1 , 1814 Battle of Breda , Holland - Allies defeat French . . . Jan . 12 , 1814 Treaty
of Kiel - - Swe . Pomerania ceded to Denmark in excg . for Norw . Jan . 14 , 1814
Pius VII restored to the Papal States by Napoleon . Jan . 23 , 1814 Battle of St ...
Excepting the Cossacks, the Allied armies were actually remarkably well
disciplined in France in 1814. At the museum dedicated to Napoleon's 1814
campaign at Saint-Dizier one can see the requisition chits signed by Allied
officers for cash ...
Author: Andrew Roberts
Category: Biography & Autobiography
The definitive biography of the great soldier-statesman by the New York Times bestselling author of The Storm of War—winner of the Los Angeles Times Book Prize for Biography and the Grand Prix of the Fondation Napoleon Austerlitz, Borodino, Waterloo: his battles are among the greatest in history, but Napoleon Bonaparte was far more than a military genius and astute leader of men. Like George Washington and his own hero Julius Caesar, he was one of the greatest soldier-statesmen of all times. Andrew Roberts’s Napoleon is the first one-volume biography to take advantage of the recent publication of Napoleon’s thirty-three thousand letters, which radically transform our understanding of his character and motivation. At last we see him as he was: protean multitasker, decisive, surprisingly willing to forgive his enemies and his errant wife Josephine. Like Churchill, he understood the strategic importance of telling his own story, and his memoirs, dictated from exile on St. Helena, became the single bestselling book of the nineteenth century. An award-winning historian, Roberts traveled to fifty-three of Napoleon’s sixty battle sites, discovered crucial new documents in archives, and even made the long trip by boat to St. Helena. He is as acute in his understanding of politics as he is of military history. Here at last is a biography worthy of its subject: magisterial, insightful, beautifully written, by one of our foremost historians.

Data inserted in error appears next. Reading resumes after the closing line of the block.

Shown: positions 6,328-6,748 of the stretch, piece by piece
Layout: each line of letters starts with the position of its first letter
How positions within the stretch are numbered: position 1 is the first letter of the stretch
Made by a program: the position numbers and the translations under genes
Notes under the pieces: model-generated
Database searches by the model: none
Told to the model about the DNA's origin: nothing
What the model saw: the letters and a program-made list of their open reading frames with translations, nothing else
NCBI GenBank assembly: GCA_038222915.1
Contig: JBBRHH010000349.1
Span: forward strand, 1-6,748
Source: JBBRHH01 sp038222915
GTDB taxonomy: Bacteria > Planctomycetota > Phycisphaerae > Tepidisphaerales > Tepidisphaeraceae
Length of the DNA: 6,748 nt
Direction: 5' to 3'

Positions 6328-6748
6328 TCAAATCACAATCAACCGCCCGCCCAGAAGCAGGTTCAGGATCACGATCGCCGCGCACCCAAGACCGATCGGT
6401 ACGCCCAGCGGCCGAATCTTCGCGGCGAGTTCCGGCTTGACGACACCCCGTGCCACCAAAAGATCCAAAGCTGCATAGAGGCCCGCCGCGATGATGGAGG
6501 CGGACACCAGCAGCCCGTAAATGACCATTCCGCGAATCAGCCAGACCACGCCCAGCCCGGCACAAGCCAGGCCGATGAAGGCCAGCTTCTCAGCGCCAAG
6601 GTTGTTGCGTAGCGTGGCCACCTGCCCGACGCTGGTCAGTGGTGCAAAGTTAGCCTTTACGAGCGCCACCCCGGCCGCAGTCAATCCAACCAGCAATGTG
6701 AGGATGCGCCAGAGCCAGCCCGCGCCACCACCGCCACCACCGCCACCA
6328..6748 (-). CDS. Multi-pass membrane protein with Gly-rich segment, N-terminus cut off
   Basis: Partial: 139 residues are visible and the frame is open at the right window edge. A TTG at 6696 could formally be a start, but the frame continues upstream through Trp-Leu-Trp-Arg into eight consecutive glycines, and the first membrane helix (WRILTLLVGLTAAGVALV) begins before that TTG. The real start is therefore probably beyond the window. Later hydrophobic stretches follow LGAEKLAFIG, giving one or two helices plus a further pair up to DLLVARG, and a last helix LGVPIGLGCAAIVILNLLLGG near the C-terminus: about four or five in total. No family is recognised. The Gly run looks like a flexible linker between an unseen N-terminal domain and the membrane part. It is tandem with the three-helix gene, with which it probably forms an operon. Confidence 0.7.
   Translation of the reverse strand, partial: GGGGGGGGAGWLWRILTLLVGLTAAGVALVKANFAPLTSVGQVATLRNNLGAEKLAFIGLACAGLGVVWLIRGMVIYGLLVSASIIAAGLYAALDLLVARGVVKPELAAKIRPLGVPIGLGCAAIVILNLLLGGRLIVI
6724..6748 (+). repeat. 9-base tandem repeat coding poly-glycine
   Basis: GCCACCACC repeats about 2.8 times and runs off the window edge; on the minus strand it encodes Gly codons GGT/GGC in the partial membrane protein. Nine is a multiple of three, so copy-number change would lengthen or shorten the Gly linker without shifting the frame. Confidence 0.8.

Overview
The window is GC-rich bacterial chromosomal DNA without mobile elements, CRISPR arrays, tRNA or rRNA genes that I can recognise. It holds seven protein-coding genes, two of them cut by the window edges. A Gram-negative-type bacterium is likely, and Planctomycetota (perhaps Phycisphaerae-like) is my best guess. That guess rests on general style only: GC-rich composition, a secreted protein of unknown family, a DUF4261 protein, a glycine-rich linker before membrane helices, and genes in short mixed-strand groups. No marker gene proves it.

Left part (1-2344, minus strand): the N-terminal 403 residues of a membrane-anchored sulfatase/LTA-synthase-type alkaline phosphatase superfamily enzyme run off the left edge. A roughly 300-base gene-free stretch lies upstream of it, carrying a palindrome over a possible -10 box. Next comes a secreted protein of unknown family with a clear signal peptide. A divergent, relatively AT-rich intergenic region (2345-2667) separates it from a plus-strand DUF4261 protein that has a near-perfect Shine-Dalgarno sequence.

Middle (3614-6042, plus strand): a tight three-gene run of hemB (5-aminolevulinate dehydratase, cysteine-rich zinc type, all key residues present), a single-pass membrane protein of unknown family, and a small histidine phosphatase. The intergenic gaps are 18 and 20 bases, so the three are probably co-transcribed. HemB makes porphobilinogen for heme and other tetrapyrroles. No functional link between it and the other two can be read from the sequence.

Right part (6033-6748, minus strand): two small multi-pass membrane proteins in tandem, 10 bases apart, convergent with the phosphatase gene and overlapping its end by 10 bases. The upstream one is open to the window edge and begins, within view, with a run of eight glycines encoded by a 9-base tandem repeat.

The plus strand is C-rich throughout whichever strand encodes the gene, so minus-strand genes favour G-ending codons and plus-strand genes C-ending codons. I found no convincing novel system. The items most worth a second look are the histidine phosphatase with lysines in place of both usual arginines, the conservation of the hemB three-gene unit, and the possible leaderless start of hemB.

_ BEA UCHAMP , Hist . de la Campagne de 1814 , t . i . p . 241. ] • It has been
said that Napoleon had been persuaded to save his life . But the result was
similar to the execution of Clarence . [ See Baron Fain , manuscript de 1814 , p .
156.7 ty ...
... recent books:Europeunder Napoleon, 1799-1815 (London, 1996); Europe after Napoleon, 1814- 1851 (Manchester, ... He has also written several articles
andchapters on NapoleonicItaly, andmost recentlyon the post-1814period: '
Author: Philip G. Dwyer
Two hundred years ago, Napoleon was at the apogee of his power in Europe. This broad ranging reassessment explores the key themes presented by his extraordinary career: from his rise to power and the foundation of the imperial state, to the final defeat of his grand vision following the doomed invasion of Russia. It was a period of almost uninterrupted war in Europe, the consquences of victory or failure repeatedly transforming the political map. But Napoleon’s impact reached much deeper than this, achieving the ultimate destruction of the ancien regime and feudalism in Europe, and leaving a political and juridical legacy that persists today.
Author: Alexander MikaberidzePublish On: 2013-07-10
In the wake of the devastating campaign in Germany, Napoleon sought to
assemble another army to stop the Allied invasion of ... Thus, in the opening
phase of the campaign of 1814, Napoleon scored a series of victories that